Growing up, there were many television shows that I enjoyed watching. But being a guy, there was (and still is!) a genre of shows that had special appeal to me. These were the shows about men and their machines. No not those machines you pervert! I’m talking about the mean vehicles that these heroes used, to chase down the villain and then use the vehicle’s awesome arsenal of weapons to blow the bad-guy to kingdom come. Yeah there were the shows that epitomized raw machismo.
Developed during the decade that truly endorsed the action genre, the 80’s, these shows were dime a dozen. Some lasted for a respectable number of seasons, while others vanished without a trace. But for a true fan (such as myself!) these shows are more than just nostalgia. We grew up on this, so it kinda shaped our own perception of the action genre and was perhaps our first formal introduction to the world of ‘Super’ Automobiles.
Every time I see a new action adventure series, invariably I begin comparing it to these retro shows. My benchmark, out-dated as they may be, are these old action series, where Good was good and Bad was really really bad and you didn’t need an intricate and twisted story to get the TRPs. It was all about the action, plain and simple!
So here are the top three shows of the Automobile Action Adventure Genre (The AAAG!), that I absolutely love! And for extra effect, I’ve even thrown in the Intro sequences of each. Enjoy!
The protagonist is Stringfellow Hawke, a loner who is recruited by a covert government organization called ‘The Firm’ (yea i know sounds kinda cheesy) to recover a stolen supersonic attack helicopter code-named Airwolf.
Well our hero does succeed in bringing the prized chopper back home, but decides against handing it over to the government. Instead Hawke ,with the help of his confidant and buddy Dominic Santini, hides Airwolf in a defunct volcano. Hawke refuses to return Airwolf until the FIRM can recover his brother, St. John, who has been missing in action since Vietnam.
To get access to Airwolf, Archangel, the deputy director of the Firm, offers Hawke protection from other government agencies who will try to recover Airwolf in exchange for flying missions of national importance for the FIRM. What followed were four seasons of chopper-tastic action and loads of dog-fights and mach flights.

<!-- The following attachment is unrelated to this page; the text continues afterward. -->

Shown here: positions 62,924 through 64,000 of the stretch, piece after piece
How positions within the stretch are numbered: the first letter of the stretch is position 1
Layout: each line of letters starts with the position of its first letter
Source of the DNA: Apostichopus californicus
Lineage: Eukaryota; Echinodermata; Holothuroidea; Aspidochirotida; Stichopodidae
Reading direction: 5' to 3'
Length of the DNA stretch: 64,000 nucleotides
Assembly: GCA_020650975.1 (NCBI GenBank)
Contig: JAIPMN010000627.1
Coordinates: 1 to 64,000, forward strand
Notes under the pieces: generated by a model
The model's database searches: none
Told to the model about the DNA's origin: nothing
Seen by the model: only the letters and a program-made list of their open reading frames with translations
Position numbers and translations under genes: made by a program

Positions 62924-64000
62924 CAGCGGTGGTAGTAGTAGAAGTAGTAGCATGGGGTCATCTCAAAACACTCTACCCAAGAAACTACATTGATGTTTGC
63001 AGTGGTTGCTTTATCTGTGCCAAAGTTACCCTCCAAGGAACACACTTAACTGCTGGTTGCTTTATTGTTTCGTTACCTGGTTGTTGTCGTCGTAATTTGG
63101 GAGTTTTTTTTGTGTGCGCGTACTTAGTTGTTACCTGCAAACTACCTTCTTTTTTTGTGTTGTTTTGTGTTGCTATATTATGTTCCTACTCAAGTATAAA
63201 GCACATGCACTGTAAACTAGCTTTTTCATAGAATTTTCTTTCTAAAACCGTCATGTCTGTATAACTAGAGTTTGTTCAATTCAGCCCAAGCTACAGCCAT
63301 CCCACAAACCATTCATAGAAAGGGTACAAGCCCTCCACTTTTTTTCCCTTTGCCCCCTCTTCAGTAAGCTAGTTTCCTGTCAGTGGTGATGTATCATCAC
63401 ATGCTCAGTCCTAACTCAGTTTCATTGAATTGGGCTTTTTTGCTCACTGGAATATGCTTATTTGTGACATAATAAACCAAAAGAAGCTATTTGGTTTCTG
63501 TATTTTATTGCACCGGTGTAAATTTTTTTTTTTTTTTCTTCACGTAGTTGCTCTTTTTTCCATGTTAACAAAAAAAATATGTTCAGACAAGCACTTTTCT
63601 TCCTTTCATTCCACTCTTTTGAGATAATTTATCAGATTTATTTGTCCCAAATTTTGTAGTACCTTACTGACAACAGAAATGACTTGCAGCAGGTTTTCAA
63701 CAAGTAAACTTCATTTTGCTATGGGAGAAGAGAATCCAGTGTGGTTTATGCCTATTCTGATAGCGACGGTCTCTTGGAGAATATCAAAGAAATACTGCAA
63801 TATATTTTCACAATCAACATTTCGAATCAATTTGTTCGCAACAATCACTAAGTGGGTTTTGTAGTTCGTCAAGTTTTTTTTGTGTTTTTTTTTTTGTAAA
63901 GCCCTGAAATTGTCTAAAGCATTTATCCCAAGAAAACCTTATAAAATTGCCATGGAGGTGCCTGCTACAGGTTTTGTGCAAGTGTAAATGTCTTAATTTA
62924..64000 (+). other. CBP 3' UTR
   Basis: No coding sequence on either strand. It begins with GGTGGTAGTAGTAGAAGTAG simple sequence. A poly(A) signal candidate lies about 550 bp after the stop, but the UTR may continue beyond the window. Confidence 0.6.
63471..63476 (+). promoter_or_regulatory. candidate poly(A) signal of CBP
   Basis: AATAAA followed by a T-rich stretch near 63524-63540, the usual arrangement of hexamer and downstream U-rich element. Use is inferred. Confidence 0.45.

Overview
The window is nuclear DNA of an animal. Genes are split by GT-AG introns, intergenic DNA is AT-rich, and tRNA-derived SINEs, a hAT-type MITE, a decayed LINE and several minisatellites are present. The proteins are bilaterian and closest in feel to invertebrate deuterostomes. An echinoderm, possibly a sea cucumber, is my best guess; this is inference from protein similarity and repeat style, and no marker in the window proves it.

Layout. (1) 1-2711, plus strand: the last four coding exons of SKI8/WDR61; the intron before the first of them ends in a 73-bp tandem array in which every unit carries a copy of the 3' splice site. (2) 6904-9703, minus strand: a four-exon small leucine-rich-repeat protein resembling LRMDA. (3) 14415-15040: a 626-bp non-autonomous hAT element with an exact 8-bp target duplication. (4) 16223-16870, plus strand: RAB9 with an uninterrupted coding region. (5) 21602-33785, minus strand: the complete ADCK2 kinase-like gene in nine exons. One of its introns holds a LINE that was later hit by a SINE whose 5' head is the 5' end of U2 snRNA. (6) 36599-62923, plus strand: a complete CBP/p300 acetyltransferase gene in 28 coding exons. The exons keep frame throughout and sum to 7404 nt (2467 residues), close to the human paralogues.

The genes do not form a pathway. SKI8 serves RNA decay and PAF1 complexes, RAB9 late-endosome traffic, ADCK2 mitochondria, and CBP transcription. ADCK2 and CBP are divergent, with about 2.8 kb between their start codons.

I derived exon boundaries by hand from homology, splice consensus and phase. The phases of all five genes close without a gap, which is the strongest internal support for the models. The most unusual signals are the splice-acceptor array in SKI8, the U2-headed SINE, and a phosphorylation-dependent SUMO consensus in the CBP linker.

The helicopter used in Airwolf was, in one word, awesome. Agreed that today almost every war helicopter has a larger arsenal than the Airwolf chopper, but back then, this baby was gold. I would spend hours just picturing myself at the helm of this beastly beauty! Sigh, too bad no one has thought of reviving this superb show or even considered a feature-film adaptation. Or have they?
Here the protagonist is an ex-motorcycle cop, Jesse Mach, who is recruited by the government to test their top secret project, an all terrain motor-cycle, Street Hawk, designed to battle urban crime. The bike in question, is capable of reaching top speeds of 300 kmph and has an arsenal of weapons comparable to a Sherman Tank!
Obviously Mach’s true identity is a secret, shared only by one other person, federal agent Norman Tuttle, who is also the designer of Street Hawk. With Tuttle as his eyes and ears supplying real-time information from their base, Mach embarks on assignments with his mean machine to stop criminals cold in their feet.
Although short-lived (only 13 episodes!), the series developed a cult following (with me as one of the cult members!) and is often regarded as one of the best TV shows featuring a Motor-Cycle.
But what was most memorable about the show was the theme music. Rendered by the German electronic music group Tangerine Dream, the opening sequence is an adrenaline charged symphony of sounds that will raise you testosterone levels by some several notches! In fact I love the main them so much that I’ve downloaded three other versions of it and just enjoy listening to them on my mp3 player.
Forget Baywatch, Knight Rider is the show that shot David Hasselhoff to fame. By far the most popular of the three, this epic action adventure series chronicled the exploits of one, Michael Knight, who drives a state of the art sentient talking car with artificial intelligence.
Knight is actually police detective Michael Long, who after a near fatal gun shot is rescued by billionaire Wilton Knight who gives Michael a new face (via surgery) and a new identity, Michael Knight. Wilton selects Michael to be the muscle in the pilot program of his Knight Foundation-funded public justice organization, the Foundation for Law and Government (FLAG).
The car was the Knight Industries Two Thousand (KITT), a Pontiac Trans Am controlled by a computer with artificial intelligence. Michael and KITT are brought in during situations where “direct action might provide the only feasible solution”.
Knight Rider spawned an entire franchise with toys, games, and tons of other merchandise. However Efforts to revive the famed KITT in different avatars on the small screen have proven somewhat unsuccessful, with even the latest adaptation featuring an upgraded KITT (voiced by Val Kilmer) being taken off the air after one season.
What I enjoyed about the show, apart from the obvious drool worthy modified Trans Am Pontiac, was the chemistry between KITT (well the AI of KITT) and Michael. Their conversations were packed with humor and dry sarcasm, which made the show a treat for everyone. But yes, the car itself was oh-so desirable. Even today, I doubt anyone would refuse the opportunity to get behind the wheel of KITT (or KARR for that matter).
This post is part of my Retro Series, in which I talk about all things from my childhood which are now considered as retro. Check out the other posts in this series by clicking here – Retro Series